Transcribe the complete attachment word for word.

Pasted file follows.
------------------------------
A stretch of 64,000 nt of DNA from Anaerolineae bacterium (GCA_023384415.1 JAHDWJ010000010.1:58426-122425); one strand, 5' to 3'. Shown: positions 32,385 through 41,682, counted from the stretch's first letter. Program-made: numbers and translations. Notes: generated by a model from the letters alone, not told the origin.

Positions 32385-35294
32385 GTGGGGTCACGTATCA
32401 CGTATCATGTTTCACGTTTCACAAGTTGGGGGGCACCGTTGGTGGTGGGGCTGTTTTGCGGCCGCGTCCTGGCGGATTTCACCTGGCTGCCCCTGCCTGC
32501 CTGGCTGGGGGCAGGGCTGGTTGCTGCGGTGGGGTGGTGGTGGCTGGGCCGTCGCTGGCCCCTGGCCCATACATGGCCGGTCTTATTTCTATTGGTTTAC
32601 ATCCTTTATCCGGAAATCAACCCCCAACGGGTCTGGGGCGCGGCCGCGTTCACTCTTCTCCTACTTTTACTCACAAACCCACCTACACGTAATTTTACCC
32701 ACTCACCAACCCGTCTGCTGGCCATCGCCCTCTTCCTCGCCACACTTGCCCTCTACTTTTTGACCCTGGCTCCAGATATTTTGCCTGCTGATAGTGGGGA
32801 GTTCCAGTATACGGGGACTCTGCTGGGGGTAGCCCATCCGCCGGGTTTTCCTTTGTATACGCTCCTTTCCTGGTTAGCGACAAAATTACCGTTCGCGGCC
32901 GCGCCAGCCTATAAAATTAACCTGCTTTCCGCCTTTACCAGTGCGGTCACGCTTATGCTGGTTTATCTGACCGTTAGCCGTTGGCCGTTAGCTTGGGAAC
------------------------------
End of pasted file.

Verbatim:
A stretch of 64,000 nt of DNA from Anaerolineae bacterium (GCA_023384415.1 JAHDWJ010000010.1:58426-122425); one strand, 5' to 3'. Shown: positions 32,385 through 41,682, counted from the stretch's first letter. Program-made: numbers and translations. Notes: generated by a model from the letters alone, not told the origin.

Positions 32385-35294
32385 GTGGGGTCACGTATCA
32401 CGTATCATGTTTCACGTTTCACAAGTTGGGGGGCACCGTTGGTGGTGGGGCTGTTTTGCGGCCGCGTCCTGGCGGATTTCACCTGGCTGCCCCTGCCTGC
32501 CTGGCTGGGGGCAGGGCTGGTTGCTGCGGTGGGGTGGTGGTGGCTGGGCCGTCGCTGGCCCCTGGCCCATACATGGCCGGTCTTATTTCTATTGGTTTAC
32601 ATCCTTTATCCGGAAATCAACCCCCAACGGGTCTGGGGCGCGGCCGCGTTCACTCTTCTCCTACTTTTACTCACAAACCCACCTACACGTAATTTTACCC
32701 ACTCACCAACCCGTCTGCTGGCCATCGCCCTCTTCCTCGCCACACTTGCCCTCTACTTTTTGACCCTGGCTCCAGATATTTTGCCTGCTGATAGTGGGGA
32801 GTTCCAGTATACGGGGACTCTGCTGGGGGTAGCCCATCCGCCGGGTTTTCCTTTGTATACGCTCCTTTCCTGGTTAGCGACAAAATTACCGTTCGCGGCC
32901 GCGCCAGCCTATAAAATTAACCTGCTTTCCGCCTTTACCAGTGCGGTCACGCTTATGCTGGTTTATCTGACCGTTAGCCGTTGGCCGTTAGCTTGGGAAC